Outgoing Prudential boss Tidjane Thiam yesterday said the company was no longer seeking to grow in the US and UK, and would instead focus on expanding in the Asian market.
Thiam delivered his last set of results as the head of the insurance group, which detailed the firm’s 22nd consecutive quarter of growth.
Sales across the group in the first quarter were up by seven per cent to £1.25bn, compared with £1.17bn in the same period of last year. Asia contributed more than half of the total sales, at £681m, a 34 per cent increase, while the US saw sales fall by seven per cent to £400m.
While post-tax new business profit fell across the group, from £526m to £496m, it grew at the Asian arm, up 27 per cent from £243m to £309m. In the UK retail division new business profit fell by 11 per cent, while in the US it fell by 22 per cent.
Thiam, who leaves the Pru at the end of this month to take up the top job at Credit Suisse, said: “The potential for growth in Asia remains vast.”
Of a 4.5bn population on the continent, Prudential deals with around 14m customers, and Thiam said the company was primed to take advantage of the increasing numbers of people moving into the middle class in Asia.
By contrast, he added: “In the more mature markets like the US and the UK we have no explicit growth targets.”
In the UK, Thiam noted that the group had experienced a slowdown in the annuities business as many customers chose to defer decisions, although he said it was “still too early to discern any trends” in that area.
The Cote d’Ivoire-born exec also declined to comment on the potential impact of today’s General Election.
“We have been around a long time and managed through many elections,” he said. “We are a long term business and we are not overly focused on the short term political cycle.”
Shares in the company dropped 16p to 1596.5p yesterday.
THE MAN FROM THE PRU: THIAM’S JOURNEY TO THE TOP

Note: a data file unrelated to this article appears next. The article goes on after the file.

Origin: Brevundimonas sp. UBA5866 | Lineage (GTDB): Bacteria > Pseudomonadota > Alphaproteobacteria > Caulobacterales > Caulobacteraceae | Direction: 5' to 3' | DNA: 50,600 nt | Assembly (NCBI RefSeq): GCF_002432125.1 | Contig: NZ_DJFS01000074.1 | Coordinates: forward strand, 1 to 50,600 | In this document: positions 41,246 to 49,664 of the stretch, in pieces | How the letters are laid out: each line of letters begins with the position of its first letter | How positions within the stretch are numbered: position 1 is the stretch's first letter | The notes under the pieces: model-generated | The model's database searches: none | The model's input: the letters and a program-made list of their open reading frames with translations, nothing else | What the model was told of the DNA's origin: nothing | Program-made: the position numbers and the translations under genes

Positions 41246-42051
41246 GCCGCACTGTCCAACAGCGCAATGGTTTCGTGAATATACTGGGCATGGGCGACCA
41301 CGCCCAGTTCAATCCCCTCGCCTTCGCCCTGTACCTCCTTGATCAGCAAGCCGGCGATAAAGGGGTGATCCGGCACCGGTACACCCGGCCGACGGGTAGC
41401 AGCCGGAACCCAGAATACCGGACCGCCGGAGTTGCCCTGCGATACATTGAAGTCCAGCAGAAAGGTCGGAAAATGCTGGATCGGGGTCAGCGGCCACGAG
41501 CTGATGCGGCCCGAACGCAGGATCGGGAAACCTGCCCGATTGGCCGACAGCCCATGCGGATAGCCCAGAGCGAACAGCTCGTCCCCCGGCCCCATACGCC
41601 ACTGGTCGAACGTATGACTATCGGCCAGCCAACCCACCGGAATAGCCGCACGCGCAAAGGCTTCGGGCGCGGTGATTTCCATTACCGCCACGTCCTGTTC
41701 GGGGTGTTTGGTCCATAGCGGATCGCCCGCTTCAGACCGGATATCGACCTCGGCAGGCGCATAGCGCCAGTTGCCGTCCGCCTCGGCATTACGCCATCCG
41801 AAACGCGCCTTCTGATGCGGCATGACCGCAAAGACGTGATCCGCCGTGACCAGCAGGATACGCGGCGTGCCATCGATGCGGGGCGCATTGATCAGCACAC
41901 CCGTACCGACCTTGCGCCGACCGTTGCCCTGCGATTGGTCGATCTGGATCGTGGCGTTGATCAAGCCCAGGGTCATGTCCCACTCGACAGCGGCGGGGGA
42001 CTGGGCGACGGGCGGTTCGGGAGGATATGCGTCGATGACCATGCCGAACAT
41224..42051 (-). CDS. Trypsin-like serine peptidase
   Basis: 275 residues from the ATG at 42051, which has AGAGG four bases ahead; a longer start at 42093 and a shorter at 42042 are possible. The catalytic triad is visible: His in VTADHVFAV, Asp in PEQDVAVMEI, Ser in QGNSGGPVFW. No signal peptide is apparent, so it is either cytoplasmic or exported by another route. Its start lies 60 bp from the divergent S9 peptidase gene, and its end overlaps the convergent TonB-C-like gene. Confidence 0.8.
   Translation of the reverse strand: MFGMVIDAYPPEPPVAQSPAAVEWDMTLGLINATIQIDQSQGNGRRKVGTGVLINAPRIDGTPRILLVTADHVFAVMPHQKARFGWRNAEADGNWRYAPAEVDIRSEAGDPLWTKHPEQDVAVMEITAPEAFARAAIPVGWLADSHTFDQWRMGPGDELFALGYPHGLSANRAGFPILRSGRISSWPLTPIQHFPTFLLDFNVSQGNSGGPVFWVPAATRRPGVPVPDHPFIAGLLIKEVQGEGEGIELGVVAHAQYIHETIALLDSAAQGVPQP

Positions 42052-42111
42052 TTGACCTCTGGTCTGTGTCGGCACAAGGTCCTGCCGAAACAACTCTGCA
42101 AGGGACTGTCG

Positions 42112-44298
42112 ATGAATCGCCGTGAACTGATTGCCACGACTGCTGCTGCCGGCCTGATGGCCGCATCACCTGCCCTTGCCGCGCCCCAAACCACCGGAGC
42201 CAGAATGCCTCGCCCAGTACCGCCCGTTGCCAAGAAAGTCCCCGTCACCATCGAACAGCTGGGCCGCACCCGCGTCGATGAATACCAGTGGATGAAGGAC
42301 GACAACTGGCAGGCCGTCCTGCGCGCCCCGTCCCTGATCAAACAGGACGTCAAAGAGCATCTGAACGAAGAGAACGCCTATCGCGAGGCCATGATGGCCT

Tidjane Thiam joined Prudential as finance chief in 2008, and was appointed group chief executive in 2009. His previous experience includes other financial services work as well as a brush with politics. Born in Cote d’Ivoire, he grew up in France, and holds citizenship of both countries. The first job he took after graduating with an MBA from INSEAD was with McKinsey, where he was focused on insurance companies and banks. Thiam’s time in the US also included a stint at the World Bank. He moved from the States back to his country of birth, to take up a job offer from then Ivorian President Henri Konan Bedie. There followed several years working for the government, eventually becoming minister of planning and development, however this portion of his career came to an abrupt end in 1999 when the Ivorian government was overthrown. After spending time under house arrest and subsequently refusing to work for the new military government, Thiam returned to Paris to work for McKinsey. His next move was to the UK, where he joined Aviva, then known as Norwich Union. He spent six years with the insurer before moving to the Pru. Under Thiam’s leadership, the company’s share price has almost tripled, but his time at the firm has not been an unsullied success story. In 2010 his position was threatened by a failed takeover bid for Asian insurer AIA, which led to a shareholder revolt as investors questioned the £23.5bn price tag on the deal. The AIA episode also created regulatory difficulties, and he was censured by the Financial Services Authority in 2013, with Prudential forced to pay a £30m fine for failing to inform the watchdog early enough about its plans. This incident proved to be a blip however, and when Thiam announced his departure from Prudential in March, the news was greeted with dismay by fellow insurance chiefs and analysts. His performance as the new head of Swiss bank Credit Suisse will be one to watch closely.